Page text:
I struck out with another fax machine. It would probably work as a sending-fax, but its thermal printer is only spotty (and that, only after it spent 24 hours with “wait a moment” on the LCD screen). Luckily I’m still within the return/refund window for this one, unlike the first one. I’m still waffling over the cheap tattoo stencil printers. The reviews online are mixed: “plugged it in and smoke poured out,” “it worked for about three stencils,” “great purchase.”
Until I decide something, I can’t move forward with any of my hoped-for projects. I’ll keep looking and evaluating, but in some ways, the clock is ticking.
May 24, 2021: I’ve reorganized the digital library so that all entries are now categorized by manufacturer name, then by date in which they were added to Mimeograph Revival (newest at the top). This should make it easier to find what you’re looking for. I just uploaded information on the Copy-Rite and Rex-O-Graph brands of spirit duplicator – mostly to the manuals section, but one Rex-O-Graph catalog is in the advertisements and catalogs section.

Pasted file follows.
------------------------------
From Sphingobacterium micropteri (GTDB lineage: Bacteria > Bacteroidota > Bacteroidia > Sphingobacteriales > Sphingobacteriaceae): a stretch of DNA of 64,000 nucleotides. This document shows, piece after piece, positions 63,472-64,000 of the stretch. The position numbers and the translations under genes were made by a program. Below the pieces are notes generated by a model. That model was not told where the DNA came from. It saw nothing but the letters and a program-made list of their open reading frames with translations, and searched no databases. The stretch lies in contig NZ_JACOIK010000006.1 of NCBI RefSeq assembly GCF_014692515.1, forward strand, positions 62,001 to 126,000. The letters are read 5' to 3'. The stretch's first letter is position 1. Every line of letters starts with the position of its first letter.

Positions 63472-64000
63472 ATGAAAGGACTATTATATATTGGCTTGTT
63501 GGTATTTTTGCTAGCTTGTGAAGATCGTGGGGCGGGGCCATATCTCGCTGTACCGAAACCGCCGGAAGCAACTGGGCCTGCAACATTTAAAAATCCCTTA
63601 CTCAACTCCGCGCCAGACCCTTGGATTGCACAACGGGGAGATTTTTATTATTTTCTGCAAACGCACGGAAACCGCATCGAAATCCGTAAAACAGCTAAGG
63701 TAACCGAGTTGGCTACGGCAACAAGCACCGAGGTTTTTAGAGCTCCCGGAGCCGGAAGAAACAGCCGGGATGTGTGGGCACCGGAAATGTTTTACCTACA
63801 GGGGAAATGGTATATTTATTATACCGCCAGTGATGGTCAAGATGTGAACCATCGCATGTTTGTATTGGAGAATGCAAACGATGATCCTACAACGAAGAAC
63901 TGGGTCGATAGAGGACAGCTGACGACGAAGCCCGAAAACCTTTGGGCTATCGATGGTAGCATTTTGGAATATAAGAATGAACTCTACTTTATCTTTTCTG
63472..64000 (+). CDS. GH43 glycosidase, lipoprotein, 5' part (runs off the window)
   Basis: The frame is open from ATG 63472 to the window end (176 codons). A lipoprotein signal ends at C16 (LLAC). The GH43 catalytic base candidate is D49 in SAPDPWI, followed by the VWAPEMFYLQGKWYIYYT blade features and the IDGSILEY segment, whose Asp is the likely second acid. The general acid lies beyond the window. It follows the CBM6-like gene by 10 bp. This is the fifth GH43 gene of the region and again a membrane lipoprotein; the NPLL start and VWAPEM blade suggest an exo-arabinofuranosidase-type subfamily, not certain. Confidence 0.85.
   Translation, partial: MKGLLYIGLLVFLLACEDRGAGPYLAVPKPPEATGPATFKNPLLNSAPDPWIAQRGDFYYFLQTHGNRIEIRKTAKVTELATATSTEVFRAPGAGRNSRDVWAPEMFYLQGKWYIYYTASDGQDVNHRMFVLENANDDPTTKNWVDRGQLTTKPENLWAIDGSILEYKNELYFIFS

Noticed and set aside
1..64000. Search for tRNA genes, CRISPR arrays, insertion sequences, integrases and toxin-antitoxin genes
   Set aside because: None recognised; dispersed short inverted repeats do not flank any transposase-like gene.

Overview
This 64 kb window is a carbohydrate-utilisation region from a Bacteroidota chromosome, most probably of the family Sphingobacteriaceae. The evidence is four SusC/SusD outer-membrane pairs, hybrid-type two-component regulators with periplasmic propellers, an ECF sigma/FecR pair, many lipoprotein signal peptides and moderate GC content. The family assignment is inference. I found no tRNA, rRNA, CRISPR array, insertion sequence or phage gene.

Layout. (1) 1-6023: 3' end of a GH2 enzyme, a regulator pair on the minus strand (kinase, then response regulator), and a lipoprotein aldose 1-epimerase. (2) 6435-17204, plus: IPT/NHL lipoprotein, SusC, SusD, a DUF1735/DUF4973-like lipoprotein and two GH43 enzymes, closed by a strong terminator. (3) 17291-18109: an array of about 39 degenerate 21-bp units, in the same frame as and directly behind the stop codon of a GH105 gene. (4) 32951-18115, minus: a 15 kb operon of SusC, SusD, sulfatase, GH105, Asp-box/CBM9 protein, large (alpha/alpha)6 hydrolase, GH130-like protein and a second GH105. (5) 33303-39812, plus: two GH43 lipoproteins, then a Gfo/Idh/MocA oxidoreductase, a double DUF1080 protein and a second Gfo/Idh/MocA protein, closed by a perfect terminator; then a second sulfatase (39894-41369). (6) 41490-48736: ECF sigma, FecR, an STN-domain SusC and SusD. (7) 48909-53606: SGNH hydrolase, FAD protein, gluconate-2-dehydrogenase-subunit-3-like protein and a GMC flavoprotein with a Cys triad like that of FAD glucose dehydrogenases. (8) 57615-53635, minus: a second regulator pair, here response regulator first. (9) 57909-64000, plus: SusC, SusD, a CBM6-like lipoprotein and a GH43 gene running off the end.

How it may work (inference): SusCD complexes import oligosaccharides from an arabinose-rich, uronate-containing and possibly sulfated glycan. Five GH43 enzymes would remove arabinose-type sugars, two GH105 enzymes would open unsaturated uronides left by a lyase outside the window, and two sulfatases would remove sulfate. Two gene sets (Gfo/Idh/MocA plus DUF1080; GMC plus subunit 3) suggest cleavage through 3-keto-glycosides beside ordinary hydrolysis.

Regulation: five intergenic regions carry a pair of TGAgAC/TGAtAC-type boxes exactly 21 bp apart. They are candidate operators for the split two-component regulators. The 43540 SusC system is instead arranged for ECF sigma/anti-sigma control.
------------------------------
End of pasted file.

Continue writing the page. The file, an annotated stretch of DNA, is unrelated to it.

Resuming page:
May 06, 2021: Instructions accompanying the Heyer Model 60 Postcard Printer included in the digital library, Service & Instruction Manuals section. A few links added to that section.
May 03, 2021: The “Wizard of Menlo Park” advertisement and Heyer Catalog 64B (from 1964) uploaded to the digital library, Advertisements & Catalogs section.
April 29, 2021: I’ve created new subsections under the digital Mimeograph Library menu-heading, one of which is Images. New line drawings of a variety of A. B. Dick mimeograph machines have been added to that page.